Fractional ownership of vacation homes, also called private residence clubs, is a relatively new concept that allows you to enjoy four to 12 weeks of home ownership privileges per year at an upscale, luxury resort but at a fraction of the cost of whole ownership.
If you want to own an impressive second home complete with personalized services and located in an expensive resort area but can’t quite justify the expense because you’ll only be using it a few weeks or months of the year, this type of real estate arrangement may appeal to you.
Most private residence clubs offer extensive amenities. These may include an extravagant clubhouse and spa, plus five-star hotel services, the kind you couldn’t expect to have in a wholly-owned vacation home, high-end condo or timeshare.
Imagine this: You are going on vacation and you call ahead to the staff at your private residence club home. At your request, the staff shops for your groceries, dry-cleans your clothing, makes your restaurant reservations, heats your private splash pool, and places knick-knacks and favorite pictures of family members around your residence. You are met at the airport by a staff person who shuttles you to your home where a just-detailed Jaguar is sitting in your parking space for use at your disposal.
Get the picture? Private residence clubs are NOT your ordinary second home.
Fractionals or residence clubs have sprung up in exclusive, world-class resort destinations worldwide. St. Thomas, Virgin Islands, Puerta Vallarta and Mexico are popular locations.
In the U.S., the first fractionals were in major ski areas out west, particularly Colorado where real estate was so costly that wholly-owned second homes were out of the question for most people. Eventually they spread to northeastern ski areas. Since then fractionals have begun appearing in golf-oriented communities like Hilton Head Island, South Carolina and popular beach states like Florida.
Some of the most popular fractionals can be found in Jupiter, FL; Aspen Highlands, Bachelor Gulch, and Aspen Snowmass, CO; Lake Tahoe, CA; and Whistler, British Columbia. Fractionals located in the U.S. usually offer good access to major airports that allows for easy transportation arrangements.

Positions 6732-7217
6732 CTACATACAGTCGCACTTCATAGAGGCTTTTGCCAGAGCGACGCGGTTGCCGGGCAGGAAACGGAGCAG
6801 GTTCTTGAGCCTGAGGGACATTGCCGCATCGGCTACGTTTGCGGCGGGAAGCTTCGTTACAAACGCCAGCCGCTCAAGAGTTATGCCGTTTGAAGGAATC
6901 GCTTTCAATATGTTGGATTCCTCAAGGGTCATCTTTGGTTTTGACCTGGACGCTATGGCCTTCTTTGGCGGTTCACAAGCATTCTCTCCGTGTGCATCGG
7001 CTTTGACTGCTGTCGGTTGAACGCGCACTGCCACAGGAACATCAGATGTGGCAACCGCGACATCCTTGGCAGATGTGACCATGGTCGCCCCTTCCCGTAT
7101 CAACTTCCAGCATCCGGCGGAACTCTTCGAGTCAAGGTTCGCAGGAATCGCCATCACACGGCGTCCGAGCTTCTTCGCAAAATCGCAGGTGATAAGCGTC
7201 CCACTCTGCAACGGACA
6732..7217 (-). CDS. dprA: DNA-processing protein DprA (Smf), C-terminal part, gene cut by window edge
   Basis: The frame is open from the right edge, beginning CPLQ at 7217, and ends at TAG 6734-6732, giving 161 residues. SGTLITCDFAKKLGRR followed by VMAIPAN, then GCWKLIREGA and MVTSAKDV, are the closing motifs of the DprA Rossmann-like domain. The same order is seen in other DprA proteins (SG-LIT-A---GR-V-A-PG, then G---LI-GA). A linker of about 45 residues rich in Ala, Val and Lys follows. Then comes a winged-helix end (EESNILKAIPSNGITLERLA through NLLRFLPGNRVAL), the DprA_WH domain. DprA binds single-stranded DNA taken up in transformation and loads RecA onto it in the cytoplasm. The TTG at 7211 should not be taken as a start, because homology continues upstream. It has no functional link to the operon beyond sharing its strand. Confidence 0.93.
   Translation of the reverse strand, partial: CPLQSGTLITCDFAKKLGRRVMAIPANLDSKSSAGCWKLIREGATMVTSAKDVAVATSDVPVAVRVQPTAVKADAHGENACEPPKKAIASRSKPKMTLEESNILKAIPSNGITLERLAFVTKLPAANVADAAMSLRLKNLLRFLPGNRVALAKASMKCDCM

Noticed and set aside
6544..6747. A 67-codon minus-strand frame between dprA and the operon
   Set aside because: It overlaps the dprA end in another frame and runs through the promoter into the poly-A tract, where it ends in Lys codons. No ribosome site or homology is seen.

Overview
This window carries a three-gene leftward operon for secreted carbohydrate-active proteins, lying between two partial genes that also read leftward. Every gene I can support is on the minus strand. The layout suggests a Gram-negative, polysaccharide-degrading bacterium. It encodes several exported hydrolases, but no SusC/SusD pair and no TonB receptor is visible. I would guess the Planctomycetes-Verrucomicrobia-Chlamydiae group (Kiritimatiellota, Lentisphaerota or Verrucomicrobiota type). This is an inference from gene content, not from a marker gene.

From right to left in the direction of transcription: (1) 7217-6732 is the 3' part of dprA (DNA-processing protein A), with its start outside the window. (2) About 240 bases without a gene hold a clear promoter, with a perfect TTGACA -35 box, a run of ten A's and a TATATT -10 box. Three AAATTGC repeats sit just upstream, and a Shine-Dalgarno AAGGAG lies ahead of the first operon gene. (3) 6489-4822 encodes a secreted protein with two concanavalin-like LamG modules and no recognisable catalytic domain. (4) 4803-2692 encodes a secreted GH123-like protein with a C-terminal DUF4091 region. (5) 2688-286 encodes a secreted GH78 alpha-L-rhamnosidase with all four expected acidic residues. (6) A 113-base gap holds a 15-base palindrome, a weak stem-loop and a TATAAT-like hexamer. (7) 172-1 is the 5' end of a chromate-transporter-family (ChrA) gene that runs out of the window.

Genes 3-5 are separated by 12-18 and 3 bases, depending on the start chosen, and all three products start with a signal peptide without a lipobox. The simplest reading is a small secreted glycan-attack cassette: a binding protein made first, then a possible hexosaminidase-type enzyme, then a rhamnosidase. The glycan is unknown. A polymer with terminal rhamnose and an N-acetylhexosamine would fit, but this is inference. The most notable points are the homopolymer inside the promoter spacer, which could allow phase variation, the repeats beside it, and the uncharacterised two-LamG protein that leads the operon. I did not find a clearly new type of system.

Management by Five-Star Companies
The key to the success of fractionals is their professional management. Most are operated by well-respected hospitality companies known worldwide for their world-class resorts. Among them are Ritz Carlton, Four Seasons, Starwood, Intrawest and Millennium, brands known for their five-star services and amenities.
Part of the appeal of fractionals is that they are completely hassle free. In addition to having a staff for personalized service at your disposal, at a private residence club you never have to worry about repairs, maintenance or housekeeping. Everything is included in the price and annual fees and taken care of by the professional management company.
To date there have been very few fractional resort developments. The demand is high. As a result, it is likely there will be substantial appreciation, rather than the depreciation that usually occurs with timeshares.
Real estate experts say that the outlook for investment appreciation appears excellent. You can expect at the very least an appreciation parity against other real estate in the resort area in which the fractional is located.
To buy a fractional, you pay a one-time purchase price and then a yearly upkeep fee that covers all of the expenses associated with property ownership and its use and services.
What do fractionals cost? Prices vary based on the size, amenities and location of the individual property. But most are in the $100,000-$500,000 range. Keep in mind that these are truly top-of-the-line homes that would cost you two to five times as much if purchased outright as wholly-owned vacation homes.
Comparison of Fractionals to Timeshares
How do fractionals compare with timeshares? They really don’t. Fractionals are far more exclusive and include many more luxury amenities and services than timeshares. They tend to be larger homes, usually three to five bedrooms. Timeshares usually allow you use for just one to two weeks per year. Fractionals offer from two to 13 weeks, and those don’t necessarily have to be consecutive weeks. Pick the weeks you want.
With regard to financing, obtaining a bank or mortgage company loan on a timeshare is difficult. Rates are high, regardless of how good your credit. That’s because it’s a well-known fact that most timeshares depreciate over time. Conversely, banks and mortgage firms consider fractionals to be appreciating assets and will often treat them like any other second-home purchase.
Why do fractionals tend to appreciate while timeshares usually depreciate? There are a couple of reasons. With fractionals, more of the buyer’s dollar goes to high quality finishes and “bricks and mortar” vs. sales commissions which can be as high as 40%-50% with timeshares.
Furthermore, timeshare values have historically been poor because of the large number of resales on the market, not to mention a continuous stream of new developments. The fact is the secondary market for timeshares has never really developed.